November Editor's Note
by Marilyn Wolbert | published Nov. 12th, 2021
Growing up, I too found myself enchanted by the promise of the ‘American Dream.’ White picket fence, income enough to put food on the table every night and take the family on extravagant vacations every summer. I pictured a job I loved and a spouse that cared about me more than anything. I thought if I worked hard enough, I wouldn’t have to face the same hardships I had growing up, that I could make enough here to be comfortable and that would make me happy.
I grew up in an abusive family of addicts and poverty in a town that didn’t know the meaning of diversity or adversity. Every choice I made as a child and teen were small parts of a greater scheme to leave and never look back. I believed I was just in an unfortunate situation and that leaving this situation would automatically grant me this dream I had been looking for.
I started to become desensitized to the ‘greatness’ of the United States when I studied abroad at 17. It is fascinating to look at our own country through the lens of governments unrelated to ours. We are not the heroes. The media we feed ourselves is skewed so consequently that even we cannot decipher between the truth and fiction. Outside of the country however, news is objective.
I realized there are a few issues with my ideal ‘American Dream’. For one, we all know that the LGBTQ+ community is not one that is granted the pass to this dream — at least not for free. I am also a woman, better yet, a woman in engineering. Nobody told me that in order to work in my field, I would be sexually harassed constantly — told there was nothing to be done by HR — and have to continue working harder than others to prove my performance. When I visualized my version of the American Dream, I did not anticipate old white men to tell me what I can and cannot do with my body. I did not anticipate the vast majority of coworkers to be so condescending while I am perfectly capable of doing a job.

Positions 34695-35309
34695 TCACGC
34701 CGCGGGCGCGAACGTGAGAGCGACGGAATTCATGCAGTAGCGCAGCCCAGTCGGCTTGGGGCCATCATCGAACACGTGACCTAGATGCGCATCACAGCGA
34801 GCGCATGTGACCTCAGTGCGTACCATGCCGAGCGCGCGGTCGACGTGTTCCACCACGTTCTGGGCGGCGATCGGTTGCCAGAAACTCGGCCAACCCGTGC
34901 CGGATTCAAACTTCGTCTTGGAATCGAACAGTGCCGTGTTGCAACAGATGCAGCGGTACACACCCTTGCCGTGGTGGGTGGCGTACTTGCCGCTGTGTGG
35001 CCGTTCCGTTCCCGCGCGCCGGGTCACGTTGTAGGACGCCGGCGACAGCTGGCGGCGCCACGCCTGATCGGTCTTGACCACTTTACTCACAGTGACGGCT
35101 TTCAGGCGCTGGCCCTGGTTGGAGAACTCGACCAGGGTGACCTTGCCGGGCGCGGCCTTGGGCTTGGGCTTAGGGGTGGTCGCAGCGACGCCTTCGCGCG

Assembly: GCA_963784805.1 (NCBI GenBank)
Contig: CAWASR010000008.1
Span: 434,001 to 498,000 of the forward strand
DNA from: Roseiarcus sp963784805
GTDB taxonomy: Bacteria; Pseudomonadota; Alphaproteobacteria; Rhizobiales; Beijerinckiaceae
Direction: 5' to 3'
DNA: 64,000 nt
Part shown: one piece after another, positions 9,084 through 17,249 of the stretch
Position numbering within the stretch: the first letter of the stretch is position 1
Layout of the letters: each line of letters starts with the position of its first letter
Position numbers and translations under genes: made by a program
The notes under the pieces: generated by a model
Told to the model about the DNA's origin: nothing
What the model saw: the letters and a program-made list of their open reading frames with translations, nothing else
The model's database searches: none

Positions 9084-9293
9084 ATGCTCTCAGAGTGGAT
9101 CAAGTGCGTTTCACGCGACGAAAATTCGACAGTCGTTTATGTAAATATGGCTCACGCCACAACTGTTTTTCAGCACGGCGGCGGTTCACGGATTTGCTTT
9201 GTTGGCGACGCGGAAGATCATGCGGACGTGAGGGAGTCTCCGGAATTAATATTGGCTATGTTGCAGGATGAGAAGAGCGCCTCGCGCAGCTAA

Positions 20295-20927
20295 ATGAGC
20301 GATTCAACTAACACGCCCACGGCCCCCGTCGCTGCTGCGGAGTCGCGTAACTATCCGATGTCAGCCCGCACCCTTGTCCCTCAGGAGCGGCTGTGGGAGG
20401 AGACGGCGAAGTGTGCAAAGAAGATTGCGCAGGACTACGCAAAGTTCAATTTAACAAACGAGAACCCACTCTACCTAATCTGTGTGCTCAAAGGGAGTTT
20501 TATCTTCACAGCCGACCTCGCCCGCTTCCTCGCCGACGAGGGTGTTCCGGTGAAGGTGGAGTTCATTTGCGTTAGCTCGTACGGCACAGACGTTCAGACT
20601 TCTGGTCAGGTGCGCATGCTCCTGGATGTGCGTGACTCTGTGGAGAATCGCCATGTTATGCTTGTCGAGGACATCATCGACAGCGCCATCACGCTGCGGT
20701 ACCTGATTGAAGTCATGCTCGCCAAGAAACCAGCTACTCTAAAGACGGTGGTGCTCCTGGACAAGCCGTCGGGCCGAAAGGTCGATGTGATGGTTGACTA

My American Dream didn’t involve having to work at least three jobs during the school year to pay for necessities, or that I would struggle to buy food and tampons because every penny I made went to paying my tuition. I didn’t realize that every year I stayed in school, I would nearly double the amount I was paying out of pocket because the administration in the school I chose, continuously did not choose me.
Let’s get one thing straight however, I am still white. I still have privileges that others do not; such as decent human rights and a justice system that is not actively working against me. I do not have family and children that are locked in cages at the borders of our country, whose stories have been covered up within the media and glanced over by an average scroller on Facebook. I have not had to seek refuge in this country from unsafe environments, just to be criminalized and demonized by American people who if given the chance, could not point out a single other country on a map.
Knowing all of this, the injustices and the corruption, I have to ask: What is your idea of the American Dream?